By Jon Corbett • Photos Courtesy of Jon Corbett
The acts of indigenization and decolonization aim to address this legacy of colonialism in two ways. Firstly, by elevating the cultural, economic, and political status of Indigenous and marginalized peoples, and secondly, by dismantling the dominant political, economic, and colonial power structures in contemporary society.
In developing my own programming language for nehiyawewin (the Plains Cree language), I found that it is more than just the hegemony of English in programming that is an obstacle. One roadblock is the way computers are meant to reward speed. Computers follow instructions in a sequential fashion, where efficient code means the actions are performed faster. However, speed and efficiency do not necessarily fit in with Indigenous worldviews of time and order, nor do they reflect the importance of the relationships between the user and the system.
Additionally, I have always seen coding as a way of telling a story that a computer can understand. To tell a story, the storyteller not only has to use the correct language but they must also understand the unique meanings and structure of that language. Attempting to replace computing logic with literal nehiyawewin terminology would be a form of cultural appropriation. Therefore, to create an Indigenously informed programming language, we must fundamentally change how we think of programming. Human languages contain a culture’s meaning and knowledge and programming languages can work the same way.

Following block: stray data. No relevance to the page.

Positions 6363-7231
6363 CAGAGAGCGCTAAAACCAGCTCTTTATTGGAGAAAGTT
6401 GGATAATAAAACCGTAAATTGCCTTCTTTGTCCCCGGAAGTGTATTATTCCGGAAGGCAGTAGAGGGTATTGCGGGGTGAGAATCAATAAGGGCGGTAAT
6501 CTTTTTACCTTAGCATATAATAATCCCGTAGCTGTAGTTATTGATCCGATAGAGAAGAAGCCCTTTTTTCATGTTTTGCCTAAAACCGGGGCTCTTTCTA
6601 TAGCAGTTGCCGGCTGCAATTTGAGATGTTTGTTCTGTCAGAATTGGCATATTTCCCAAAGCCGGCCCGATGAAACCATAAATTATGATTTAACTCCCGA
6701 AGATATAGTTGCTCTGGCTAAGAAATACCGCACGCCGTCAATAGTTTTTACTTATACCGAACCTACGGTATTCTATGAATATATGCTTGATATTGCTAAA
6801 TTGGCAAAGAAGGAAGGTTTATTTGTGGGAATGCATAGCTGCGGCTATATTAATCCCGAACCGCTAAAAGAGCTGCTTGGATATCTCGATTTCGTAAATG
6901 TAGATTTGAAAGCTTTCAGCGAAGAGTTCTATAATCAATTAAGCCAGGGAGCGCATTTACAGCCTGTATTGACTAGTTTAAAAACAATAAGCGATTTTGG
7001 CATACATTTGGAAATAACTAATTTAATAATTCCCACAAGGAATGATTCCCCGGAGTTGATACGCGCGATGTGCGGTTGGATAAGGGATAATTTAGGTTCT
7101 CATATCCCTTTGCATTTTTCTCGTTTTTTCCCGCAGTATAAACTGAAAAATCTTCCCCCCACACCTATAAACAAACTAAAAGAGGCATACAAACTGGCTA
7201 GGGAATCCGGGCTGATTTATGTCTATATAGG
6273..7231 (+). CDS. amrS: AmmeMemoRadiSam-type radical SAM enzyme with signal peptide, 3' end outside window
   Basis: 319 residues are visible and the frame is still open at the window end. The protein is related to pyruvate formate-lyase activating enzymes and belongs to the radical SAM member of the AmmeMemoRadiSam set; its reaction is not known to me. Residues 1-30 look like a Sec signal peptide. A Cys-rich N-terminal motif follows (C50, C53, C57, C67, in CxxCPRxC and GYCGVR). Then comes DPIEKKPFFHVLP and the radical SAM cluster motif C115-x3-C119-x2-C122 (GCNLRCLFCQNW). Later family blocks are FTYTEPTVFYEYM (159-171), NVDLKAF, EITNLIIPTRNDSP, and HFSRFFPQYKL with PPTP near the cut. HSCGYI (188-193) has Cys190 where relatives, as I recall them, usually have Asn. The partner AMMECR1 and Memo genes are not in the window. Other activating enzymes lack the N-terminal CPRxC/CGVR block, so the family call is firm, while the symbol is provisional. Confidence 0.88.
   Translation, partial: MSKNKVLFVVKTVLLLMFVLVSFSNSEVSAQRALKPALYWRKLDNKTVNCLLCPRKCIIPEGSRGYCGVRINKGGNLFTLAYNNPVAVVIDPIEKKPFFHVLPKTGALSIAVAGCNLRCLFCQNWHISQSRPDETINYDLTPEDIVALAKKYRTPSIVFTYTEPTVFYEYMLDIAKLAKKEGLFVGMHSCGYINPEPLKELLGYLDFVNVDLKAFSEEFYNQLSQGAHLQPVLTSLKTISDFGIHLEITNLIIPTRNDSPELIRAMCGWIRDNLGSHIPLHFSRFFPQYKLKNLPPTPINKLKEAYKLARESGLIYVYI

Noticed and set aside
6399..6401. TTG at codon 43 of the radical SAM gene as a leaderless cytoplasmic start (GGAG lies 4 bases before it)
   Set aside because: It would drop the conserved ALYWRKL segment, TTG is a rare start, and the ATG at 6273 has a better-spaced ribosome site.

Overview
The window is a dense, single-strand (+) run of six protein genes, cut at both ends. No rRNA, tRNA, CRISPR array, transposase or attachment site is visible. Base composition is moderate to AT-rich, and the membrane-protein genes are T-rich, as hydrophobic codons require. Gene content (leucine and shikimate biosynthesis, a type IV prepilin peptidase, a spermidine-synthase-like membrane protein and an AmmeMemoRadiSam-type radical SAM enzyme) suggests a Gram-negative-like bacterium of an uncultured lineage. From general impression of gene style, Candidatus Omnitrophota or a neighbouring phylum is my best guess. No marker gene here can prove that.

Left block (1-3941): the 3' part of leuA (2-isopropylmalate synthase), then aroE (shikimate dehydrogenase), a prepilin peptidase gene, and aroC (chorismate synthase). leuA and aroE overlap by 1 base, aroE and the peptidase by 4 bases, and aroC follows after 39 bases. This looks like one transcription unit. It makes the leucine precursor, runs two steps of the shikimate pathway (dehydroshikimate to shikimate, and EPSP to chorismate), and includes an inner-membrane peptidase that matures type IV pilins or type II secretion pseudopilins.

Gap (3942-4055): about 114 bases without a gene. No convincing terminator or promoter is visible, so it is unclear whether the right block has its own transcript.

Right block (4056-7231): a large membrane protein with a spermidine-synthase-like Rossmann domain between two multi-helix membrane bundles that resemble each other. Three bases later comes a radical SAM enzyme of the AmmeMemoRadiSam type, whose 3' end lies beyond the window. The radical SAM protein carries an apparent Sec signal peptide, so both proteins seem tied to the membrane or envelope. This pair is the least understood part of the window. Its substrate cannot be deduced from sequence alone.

Many Indigenous Peoples speak of the sacredness and importance of their languages, often stating, “our language is medicine.” Therefore, it follows that, if we wish to use an Indigenous language for coding, we need to treat the coding space as sacred and the act of coding as medicinal. Promoting culture can be used as a way to add representation into coding and programming languages. However, this requires a shift in computing philosophy. Currently, programming works on a system focused on inputs and functions. In this case, cultural metaphors, knowledge, and traditions could stand in as programmatic inputs and functions. For example, in my acimow/Cree# language, I introduced smudging, the act of burning herbs to purify and protect bodies and spirits, as a computational function. Programmatically, this digital smudging clears the physical and cached memories, initializes peripherals, and clears the screen. Essentially, it prepares the system to execute a program in an environment free of latent data that could negatively impact it.
Additionally, many languages used for computer programming use typical syntactic constructions, which can be described as a set of best practices the code must adhere to. Two such constructions are the conditional statement, sometimes called an “if … then” function, and the loop statement, sometimes called a “do while” or a “for … next” function. A conditional function evaluates whether a statement is true or false and the answer determines the next action—or inaction—executed by the code. Loop constructions are used to execute a sequence of instructions a specified number of times or until some specific condition is met.